Very large swap

Tim Daneliuk tundra at
Fri Oct 14 17:24:39 UTC 2011

On 10/14/2011 11:43 AM, Nikos Vassiliadis wrote:
> On 10/14/2011 8:08 AM, Dennis Glatting wrote:
>> This is kind of stupid question but at a minimum I thought it would be
>> interesting to know.
>> What is the limitations in terms of swap devices under RELENG_8 (or 9)?
>> A single swap dev appears to be limited to 32GB (there are truncation
>> messages on boot). I am looking at a possible need of 2-20TB (probably
>> more) with as much main memory that is affordable.
> The limit is raised to 256GB in HEAD and RELENG_8
>> I am working with large data sets and there are various ways of solving
>> the problem sets but simply letting the processors swap as they work
>> through a given problem is a possible technique.
> I would advise against this technique. Possibly, it's easier to design
> your program to user smaller amounts of memory and avoid swapping.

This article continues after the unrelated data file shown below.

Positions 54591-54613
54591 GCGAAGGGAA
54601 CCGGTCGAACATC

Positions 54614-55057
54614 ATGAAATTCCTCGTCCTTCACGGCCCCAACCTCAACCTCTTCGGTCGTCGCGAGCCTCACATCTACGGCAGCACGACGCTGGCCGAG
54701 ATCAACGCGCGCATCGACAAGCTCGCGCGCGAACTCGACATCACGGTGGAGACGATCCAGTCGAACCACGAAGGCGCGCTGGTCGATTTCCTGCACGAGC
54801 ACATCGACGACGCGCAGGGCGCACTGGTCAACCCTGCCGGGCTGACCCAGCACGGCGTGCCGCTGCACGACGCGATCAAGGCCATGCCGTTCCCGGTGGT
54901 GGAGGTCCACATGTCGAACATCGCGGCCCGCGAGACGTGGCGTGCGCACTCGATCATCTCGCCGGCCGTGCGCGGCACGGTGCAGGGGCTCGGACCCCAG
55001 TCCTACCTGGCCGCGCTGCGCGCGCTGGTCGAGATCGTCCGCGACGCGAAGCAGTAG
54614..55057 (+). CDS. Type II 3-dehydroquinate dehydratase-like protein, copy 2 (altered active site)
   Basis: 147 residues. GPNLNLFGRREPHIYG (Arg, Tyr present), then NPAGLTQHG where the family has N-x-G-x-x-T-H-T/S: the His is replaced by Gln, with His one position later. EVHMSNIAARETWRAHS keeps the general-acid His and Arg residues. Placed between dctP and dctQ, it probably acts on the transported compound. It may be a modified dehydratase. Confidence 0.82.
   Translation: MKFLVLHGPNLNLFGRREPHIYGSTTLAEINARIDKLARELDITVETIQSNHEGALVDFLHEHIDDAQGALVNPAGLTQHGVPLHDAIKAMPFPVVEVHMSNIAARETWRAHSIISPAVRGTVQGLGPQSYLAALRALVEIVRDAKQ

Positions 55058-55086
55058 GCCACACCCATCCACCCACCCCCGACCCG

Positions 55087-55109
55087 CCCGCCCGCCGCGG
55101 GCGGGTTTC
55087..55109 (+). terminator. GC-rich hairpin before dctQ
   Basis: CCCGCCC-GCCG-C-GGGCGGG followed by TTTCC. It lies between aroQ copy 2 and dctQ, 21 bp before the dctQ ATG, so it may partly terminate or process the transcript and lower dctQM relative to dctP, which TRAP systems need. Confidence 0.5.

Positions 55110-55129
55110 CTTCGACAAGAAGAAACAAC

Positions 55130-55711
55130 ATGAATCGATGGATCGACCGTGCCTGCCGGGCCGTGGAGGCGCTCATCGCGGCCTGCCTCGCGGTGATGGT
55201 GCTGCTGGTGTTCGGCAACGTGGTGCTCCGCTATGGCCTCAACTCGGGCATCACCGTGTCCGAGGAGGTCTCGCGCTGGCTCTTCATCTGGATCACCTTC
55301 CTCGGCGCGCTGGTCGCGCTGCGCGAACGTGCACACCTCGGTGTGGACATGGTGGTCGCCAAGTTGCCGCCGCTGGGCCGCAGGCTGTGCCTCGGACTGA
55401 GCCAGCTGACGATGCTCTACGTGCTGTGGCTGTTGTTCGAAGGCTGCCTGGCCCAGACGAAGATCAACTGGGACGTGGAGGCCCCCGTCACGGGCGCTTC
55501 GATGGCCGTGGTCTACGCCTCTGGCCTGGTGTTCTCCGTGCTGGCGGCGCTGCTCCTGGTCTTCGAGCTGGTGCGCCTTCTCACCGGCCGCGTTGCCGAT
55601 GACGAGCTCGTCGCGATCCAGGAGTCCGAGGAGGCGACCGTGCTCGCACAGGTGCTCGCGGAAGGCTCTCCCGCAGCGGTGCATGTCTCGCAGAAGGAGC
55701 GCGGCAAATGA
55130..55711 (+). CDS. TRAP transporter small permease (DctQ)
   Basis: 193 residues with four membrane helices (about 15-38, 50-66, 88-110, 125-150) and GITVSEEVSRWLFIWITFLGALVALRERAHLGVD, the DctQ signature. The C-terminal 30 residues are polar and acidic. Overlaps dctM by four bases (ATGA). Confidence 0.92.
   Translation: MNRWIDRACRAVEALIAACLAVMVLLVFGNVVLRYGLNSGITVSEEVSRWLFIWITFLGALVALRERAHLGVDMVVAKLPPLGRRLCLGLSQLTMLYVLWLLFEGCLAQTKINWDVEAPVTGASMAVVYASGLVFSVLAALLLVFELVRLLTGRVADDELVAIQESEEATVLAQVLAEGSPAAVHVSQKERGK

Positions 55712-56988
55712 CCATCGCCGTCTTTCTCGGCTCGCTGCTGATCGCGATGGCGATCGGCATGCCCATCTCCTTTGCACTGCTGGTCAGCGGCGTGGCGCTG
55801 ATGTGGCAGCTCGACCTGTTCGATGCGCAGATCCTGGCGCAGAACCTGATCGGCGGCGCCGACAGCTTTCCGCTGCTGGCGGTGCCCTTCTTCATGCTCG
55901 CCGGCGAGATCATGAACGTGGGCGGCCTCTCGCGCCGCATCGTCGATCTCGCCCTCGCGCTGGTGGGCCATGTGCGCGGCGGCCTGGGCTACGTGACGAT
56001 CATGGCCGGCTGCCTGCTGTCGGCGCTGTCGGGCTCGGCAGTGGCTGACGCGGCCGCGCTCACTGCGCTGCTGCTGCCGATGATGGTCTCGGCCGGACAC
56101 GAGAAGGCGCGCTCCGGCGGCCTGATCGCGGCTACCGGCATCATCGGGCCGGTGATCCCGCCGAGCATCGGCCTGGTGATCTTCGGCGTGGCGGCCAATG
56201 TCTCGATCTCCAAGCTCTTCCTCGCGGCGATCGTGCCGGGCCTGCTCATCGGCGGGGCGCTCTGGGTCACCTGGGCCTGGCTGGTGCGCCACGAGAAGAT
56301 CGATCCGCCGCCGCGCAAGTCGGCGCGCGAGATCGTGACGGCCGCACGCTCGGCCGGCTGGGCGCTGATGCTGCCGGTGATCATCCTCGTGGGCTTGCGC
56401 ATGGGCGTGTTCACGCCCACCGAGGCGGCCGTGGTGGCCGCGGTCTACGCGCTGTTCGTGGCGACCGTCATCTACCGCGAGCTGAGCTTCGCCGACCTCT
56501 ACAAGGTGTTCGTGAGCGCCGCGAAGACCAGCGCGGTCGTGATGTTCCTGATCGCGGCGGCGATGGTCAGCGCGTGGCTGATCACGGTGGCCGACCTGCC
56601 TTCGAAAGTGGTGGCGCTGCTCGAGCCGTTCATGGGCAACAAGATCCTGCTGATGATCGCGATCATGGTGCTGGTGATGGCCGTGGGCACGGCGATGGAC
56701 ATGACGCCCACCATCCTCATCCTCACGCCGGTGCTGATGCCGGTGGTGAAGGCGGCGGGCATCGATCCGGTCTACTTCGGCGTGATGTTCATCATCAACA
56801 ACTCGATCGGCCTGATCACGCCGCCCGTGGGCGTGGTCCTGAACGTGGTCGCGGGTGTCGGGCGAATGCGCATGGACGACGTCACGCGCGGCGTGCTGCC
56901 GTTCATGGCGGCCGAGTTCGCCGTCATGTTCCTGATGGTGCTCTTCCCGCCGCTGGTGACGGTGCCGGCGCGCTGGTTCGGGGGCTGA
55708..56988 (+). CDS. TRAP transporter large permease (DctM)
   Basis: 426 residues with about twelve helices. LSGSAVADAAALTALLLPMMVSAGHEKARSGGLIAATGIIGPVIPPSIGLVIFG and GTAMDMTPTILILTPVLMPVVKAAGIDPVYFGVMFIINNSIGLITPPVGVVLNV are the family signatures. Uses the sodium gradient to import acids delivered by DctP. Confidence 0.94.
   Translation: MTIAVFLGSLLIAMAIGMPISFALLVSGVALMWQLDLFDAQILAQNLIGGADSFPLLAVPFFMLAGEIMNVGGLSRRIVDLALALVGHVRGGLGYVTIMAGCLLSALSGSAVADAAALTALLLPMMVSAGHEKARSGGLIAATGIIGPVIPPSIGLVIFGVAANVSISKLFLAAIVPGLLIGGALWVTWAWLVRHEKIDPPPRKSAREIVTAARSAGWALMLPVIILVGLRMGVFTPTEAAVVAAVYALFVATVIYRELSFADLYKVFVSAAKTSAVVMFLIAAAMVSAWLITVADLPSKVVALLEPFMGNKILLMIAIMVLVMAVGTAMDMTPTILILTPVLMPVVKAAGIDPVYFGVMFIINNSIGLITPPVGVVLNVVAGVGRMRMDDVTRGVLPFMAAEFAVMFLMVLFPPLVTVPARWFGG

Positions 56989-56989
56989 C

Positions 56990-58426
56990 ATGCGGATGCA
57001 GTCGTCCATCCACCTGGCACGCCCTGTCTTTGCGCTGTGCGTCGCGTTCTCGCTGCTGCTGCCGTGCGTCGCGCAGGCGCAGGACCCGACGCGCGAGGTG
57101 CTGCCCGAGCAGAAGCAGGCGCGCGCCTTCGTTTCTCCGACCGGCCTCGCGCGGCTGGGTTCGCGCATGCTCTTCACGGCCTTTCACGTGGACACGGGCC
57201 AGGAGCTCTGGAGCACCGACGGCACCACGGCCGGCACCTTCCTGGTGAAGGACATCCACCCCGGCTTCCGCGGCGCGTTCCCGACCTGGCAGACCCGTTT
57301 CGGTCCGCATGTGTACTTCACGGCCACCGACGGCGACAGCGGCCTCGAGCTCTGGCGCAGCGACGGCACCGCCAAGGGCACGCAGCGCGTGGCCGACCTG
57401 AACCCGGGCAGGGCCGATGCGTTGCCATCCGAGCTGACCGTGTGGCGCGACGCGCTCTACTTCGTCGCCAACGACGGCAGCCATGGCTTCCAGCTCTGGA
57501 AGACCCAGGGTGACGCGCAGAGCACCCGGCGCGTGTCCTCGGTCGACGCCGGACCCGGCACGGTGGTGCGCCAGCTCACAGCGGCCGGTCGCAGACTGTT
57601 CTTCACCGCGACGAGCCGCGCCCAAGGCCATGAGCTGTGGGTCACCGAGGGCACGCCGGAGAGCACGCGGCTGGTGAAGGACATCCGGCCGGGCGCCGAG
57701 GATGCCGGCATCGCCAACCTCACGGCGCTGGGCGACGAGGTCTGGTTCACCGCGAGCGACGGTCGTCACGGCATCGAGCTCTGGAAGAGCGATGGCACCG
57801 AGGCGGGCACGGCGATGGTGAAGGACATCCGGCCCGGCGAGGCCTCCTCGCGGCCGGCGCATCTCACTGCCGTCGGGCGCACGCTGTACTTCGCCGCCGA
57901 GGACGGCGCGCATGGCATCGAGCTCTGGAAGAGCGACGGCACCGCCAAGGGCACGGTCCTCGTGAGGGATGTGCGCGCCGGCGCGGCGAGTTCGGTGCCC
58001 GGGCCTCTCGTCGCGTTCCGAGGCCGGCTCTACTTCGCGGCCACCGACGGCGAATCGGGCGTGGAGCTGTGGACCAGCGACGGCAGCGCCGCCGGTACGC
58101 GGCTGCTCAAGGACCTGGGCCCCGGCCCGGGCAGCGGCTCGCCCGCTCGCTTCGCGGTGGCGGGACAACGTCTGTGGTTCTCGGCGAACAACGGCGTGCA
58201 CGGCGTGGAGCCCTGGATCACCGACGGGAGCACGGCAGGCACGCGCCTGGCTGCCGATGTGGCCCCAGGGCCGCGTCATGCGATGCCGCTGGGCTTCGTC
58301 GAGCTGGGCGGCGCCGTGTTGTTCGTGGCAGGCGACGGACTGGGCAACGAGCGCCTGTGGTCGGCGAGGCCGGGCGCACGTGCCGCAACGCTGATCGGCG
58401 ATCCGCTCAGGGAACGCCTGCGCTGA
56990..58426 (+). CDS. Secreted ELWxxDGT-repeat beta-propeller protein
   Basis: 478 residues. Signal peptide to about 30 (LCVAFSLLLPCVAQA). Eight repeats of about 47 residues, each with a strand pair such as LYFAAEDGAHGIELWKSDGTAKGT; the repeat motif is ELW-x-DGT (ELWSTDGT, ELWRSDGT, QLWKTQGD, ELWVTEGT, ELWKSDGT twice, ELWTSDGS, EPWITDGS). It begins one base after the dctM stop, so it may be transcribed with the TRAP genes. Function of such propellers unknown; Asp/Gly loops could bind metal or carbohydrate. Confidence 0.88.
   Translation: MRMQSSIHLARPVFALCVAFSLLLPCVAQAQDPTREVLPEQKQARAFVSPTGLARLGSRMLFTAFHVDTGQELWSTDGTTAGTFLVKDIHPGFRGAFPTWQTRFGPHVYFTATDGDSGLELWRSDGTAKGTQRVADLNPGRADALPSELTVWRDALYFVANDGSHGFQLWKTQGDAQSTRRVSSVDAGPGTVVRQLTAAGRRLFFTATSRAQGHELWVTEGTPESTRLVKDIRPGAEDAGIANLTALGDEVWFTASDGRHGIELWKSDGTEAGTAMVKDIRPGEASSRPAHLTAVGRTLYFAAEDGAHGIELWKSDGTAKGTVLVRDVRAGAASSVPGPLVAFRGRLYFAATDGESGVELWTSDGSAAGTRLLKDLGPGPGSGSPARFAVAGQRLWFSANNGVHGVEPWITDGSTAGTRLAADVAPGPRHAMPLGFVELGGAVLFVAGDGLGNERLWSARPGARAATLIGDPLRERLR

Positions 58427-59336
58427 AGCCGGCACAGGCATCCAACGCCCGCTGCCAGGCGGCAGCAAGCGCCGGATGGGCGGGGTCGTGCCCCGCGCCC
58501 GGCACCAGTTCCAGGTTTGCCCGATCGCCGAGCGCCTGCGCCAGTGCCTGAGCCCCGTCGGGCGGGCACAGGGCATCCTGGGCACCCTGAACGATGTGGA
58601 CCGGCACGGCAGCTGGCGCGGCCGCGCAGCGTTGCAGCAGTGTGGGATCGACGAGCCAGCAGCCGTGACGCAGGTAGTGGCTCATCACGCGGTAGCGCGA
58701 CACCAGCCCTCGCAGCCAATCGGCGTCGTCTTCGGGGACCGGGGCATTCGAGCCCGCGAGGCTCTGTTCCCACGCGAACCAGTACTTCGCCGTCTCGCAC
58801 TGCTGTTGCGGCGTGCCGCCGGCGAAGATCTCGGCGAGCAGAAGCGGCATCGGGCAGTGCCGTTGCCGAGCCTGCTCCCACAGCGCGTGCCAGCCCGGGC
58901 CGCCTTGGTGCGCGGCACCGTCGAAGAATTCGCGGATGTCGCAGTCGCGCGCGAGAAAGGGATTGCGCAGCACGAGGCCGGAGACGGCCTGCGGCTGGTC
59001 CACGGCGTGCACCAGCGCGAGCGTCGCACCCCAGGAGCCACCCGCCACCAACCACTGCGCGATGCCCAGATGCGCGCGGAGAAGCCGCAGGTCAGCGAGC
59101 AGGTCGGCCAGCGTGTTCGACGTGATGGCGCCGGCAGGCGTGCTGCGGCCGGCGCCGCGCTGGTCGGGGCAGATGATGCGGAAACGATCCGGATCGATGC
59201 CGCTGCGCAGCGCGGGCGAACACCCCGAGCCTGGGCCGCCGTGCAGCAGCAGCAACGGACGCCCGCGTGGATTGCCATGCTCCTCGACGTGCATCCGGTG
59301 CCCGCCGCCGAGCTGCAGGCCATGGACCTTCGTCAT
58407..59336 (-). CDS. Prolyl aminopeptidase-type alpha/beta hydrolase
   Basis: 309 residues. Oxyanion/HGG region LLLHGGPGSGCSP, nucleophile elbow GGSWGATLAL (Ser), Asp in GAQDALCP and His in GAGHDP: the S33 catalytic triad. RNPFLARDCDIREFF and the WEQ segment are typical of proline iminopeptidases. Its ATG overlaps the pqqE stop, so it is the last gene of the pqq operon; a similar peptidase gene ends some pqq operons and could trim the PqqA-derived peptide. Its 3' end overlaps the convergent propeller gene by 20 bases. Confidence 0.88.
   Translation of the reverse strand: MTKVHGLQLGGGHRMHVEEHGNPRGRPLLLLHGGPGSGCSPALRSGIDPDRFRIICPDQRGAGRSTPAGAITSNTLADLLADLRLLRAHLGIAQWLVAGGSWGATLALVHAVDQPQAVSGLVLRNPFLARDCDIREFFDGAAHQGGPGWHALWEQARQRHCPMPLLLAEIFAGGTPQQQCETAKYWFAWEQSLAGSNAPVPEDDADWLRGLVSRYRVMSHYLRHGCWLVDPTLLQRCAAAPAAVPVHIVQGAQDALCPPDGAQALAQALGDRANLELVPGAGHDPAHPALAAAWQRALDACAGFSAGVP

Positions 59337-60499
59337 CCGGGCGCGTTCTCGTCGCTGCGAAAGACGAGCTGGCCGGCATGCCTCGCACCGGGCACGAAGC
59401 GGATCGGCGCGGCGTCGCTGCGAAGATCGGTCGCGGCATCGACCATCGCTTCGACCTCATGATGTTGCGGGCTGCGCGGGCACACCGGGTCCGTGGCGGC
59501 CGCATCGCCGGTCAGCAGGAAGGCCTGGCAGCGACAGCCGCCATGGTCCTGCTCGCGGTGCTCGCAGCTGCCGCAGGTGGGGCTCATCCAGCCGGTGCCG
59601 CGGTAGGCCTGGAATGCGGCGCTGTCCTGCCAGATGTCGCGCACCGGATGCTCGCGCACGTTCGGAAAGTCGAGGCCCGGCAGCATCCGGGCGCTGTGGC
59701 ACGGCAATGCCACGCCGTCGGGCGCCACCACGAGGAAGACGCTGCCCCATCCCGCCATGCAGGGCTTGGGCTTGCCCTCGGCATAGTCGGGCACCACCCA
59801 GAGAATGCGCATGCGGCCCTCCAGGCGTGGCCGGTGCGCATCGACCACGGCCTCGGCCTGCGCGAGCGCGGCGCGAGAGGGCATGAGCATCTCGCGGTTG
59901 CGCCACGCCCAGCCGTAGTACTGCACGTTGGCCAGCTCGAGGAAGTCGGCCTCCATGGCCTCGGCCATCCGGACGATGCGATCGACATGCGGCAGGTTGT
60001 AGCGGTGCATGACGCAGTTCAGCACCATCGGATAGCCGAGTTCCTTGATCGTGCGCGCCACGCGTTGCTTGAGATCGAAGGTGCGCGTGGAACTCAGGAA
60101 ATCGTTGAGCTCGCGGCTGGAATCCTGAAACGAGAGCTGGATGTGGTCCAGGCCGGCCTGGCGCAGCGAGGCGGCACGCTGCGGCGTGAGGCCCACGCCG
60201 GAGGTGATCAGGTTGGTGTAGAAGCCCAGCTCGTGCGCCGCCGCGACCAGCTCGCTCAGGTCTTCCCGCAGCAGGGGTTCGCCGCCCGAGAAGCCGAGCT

> After all, designing your program to use big amounts of swapped out
> memory *and* perform in a timely manner, can be very challenging.
> Nikos

Well ... I dunno how much large dataset processing you've done, but
it's not that simple.  Ordinarily, with modern machines and
architectures, you're right.  In fact, you NEVER want to swap,
instead, throw memory at the problem.

But when you get into really big datasets, it's a different story.
You probably will not find a mobo with 20TB memory capacity :)
So ... you have to do something with disk.  You generally get
two choices:  Memory mapped files or swap.  It's been some years
since I considered either seriously, but they do have some tradeoffs.
MM files give the programmer very fine grained control of just what
might get pushed out to disk at the cost of user space context
switching.  Swap gets managed by the kernel which is about as
efficient as disk I/O is going to get, but that means what and how
things get moved on- and off disk is invisible to the application.

What a lot of big data shops are moving to is SSD for such operations.
SSD is VERY fast and can be RAIDed to overcome the tendency of at least
the early SSD products' tendency to, um ... blow up.

As always, scale is hard, and giant data problems are Really Hard (tm).
That's why people like IBM, Sun/Oracle, and Teradata make lots of money
building giant iron farms.

'Just my 2^1 cents worth ...

Tim Daneliuk     tundra at
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